At this time last year, it would have been hard to predict that we would just now be looking at many around the country becoming fully vaccinated with a hopeful light at the end of the COVID-19 tunnel. It was then that we began to realize the severity of this pandemic and the effects it would have on our everyday lives with so much being shut down.
With something so unprecedented there lies a very difficult task at forecasting what might happen as things started to reopen and many of the COVID restrictions lifted. One area in the material handling world that I don’t think anyone predicted is the sheer number of forklifts sold. After Q1 (Jan-Mar) of 2020, we will use a rough number of 20,000 forklifts sold in the US market. As you can imagine, the fears of the virus were not yet full bore in the US and there was uncertainty about how serious it really was. Fast-forward to Q1 of 2021 and the number of forklifts sold has exploded to 45,000. Is this good news? Absolutely, but with that increase comes many challenges to meet customer expectations!
Let’s look at a few of those very challenges we are seeing across the industry today:
Due to the sheer volume, the unavailability of labor and component shortages, many forklift manufacturers have severely extended lead times; with some over 40 weeks depending on the model/specs. If the orders continue to pile in – which so far in April appears to be the case – customers will have to deal with the headaches of these longer lead times unless they can work with units in stock.
Steel prices are up almost double in the past 12 months along with many other components and the cost of labor to manufacture a forklift. With that, almost every single vendor has announced one, and in some cases two, price increases that have ranged from 3-10%! Many companies who have implemented one increase are now assessing if they need to prepare for another one if the market stays on this trajectory.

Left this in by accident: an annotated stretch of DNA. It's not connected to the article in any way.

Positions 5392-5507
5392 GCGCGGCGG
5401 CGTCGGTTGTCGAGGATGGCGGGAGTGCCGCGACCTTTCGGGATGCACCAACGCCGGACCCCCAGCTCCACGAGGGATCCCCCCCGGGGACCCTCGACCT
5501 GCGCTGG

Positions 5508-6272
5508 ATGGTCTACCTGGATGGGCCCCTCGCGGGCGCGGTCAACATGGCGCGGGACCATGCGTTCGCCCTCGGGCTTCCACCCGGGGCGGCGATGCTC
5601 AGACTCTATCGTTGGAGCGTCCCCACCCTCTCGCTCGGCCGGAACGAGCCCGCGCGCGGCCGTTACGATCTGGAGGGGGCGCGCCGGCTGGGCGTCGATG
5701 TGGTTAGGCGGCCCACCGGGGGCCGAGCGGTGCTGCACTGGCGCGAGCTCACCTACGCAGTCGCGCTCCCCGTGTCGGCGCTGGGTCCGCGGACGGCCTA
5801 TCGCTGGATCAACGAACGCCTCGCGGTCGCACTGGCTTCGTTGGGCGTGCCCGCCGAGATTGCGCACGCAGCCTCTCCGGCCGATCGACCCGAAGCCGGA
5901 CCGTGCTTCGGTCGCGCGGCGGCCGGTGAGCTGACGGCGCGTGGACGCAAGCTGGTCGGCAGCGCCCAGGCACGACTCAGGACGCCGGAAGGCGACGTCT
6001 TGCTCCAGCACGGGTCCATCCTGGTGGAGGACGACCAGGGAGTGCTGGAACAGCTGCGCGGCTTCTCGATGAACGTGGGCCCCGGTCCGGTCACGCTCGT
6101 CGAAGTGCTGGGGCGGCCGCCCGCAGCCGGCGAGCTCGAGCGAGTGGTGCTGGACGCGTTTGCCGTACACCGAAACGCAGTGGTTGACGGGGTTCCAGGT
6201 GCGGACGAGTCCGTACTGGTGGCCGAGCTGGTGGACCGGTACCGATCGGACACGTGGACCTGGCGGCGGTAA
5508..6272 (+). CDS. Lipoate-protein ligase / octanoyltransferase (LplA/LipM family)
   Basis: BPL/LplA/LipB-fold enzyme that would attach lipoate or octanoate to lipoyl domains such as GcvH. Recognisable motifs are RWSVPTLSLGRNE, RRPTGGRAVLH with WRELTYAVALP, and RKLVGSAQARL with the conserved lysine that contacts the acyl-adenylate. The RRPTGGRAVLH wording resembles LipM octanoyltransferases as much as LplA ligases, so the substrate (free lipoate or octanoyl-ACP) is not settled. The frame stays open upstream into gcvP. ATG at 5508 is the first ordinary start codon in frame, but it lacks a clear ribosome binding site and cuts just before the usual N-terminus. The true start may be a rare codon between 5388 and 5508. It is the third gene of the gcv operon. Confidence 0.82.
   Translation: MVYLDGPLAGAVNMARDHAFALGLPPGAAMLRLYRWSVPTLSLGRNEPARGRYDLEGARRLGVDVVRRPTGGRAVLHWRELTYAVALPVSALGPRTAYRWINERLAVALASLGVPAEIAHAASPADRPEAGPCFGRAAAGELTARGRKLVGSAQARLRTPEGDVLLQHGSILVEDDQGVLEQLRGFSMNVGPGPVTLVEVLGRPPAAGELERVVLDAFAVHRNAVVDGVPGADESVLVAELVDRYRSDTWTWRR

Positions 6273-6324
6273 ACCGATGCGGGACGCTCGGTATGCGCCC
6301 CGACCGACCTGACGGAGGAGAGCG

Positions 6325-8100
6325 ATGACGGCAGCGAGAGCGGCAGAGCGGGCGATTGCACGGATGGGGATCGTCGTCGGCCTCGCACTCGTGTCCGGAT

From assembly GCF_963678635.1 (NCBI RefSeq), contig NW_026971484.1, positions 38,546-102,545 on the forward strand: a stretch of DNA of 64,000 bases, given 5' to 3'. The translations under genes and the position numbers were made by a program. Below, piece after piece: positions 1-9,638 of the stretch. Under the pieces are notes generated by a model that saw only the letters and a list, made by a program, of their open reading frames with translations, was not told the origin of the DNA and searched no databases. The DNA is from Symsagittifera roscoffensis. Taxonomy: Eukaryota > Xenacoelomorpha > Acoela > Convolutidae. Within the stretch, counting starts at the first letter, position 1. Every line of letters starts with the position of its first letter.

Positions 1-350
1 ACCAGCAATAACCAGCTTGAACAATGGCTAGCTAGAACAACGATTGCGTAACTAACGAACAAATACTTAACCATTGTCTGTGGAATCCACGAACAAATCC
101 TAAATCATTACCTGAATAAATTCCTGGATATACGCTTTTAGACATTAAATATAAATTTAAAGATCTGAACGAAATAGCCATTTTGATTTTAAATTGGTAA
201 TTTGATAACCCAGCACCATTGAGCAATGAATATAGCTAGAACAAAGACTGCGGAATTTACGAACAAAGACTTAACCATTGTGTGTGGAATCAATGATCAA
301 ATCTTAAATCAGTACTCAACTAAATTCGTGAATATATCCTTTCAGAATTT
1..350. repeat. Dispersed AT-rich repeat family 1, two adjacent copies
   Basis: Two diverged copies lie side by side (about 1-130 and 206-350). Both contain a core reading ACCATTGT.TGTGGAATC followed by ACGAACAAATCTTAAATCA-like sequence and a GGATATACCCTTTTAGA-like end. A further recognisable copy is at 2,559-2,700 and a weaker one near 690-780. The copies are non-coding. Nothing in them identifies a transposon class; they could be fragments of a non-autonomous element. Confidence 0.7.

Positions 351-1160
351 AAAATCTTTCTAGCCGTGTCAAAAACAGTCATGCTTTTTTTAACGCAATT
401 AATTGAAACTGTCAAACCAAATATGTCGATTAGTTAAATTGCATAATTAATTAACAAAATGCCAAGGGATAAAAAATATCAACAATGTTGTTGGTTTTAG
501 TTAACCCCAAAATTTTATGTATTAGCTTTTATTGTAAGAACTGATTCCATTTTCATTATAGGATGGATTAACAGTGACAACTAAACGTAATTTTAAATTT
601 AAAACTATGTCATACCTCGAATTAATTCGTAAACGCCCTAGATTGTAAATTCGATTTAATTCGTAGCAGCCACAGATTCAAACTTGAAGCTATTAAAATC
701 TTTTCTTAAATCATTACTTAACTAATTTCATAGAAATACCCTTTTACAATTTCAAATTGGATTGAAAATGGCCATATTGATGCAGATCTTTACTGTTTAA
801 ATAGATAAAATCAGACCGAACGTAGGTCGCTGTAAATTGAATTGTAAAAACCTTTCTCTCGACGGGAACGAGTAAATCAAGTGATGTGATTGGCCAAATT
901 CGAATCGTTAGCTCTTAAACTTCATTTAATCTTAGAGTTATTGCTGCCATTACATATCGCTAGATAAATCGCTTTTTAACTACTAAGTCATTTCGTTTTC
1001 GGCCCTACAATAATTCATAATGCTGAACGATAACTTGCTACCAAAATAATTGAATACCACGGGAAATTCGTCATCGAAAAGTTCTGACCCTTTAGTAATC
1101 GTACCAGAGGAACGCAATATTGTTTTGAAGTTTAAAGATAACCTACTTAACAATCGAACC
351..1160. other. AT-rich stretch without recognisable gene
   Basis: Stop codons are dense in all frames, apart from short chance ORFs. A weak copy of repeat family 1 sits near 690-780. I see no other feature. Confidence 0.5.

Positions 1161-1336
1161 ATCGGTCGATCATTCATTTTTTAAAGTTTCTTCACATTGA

On the electric forklift side of the business, every unit must come with a battery and, in most cases, a charger. Battery and charger manufacturers are seeing many of the same issues and challenges that we are seeing on the lift truck side, thus creating longer than normal lead times for batteries and even worse for chargers. This makes it more difficult when selling reconditioned or stock units and can provide additional costs for loaners and/or rental units in the interim.
Many customers cannot believe it when we tell them how long they must wait for a new forklift. Given that customer satisfaction is at the top of the list, this is not the easiest of discussions to have. We are making sure to get in front of this, especially with customers we know will be ordering for delivery before the end of the year. We are trying to get their commitment now knowing that in another 30 days we might be looking at deliveries into 2022!
All in all, a boom like this is certainly a good sign and trend, but it also has led to challenges. So, if you’re planning on purchasing a new forklift this year, be proactive and call your material handling provider today.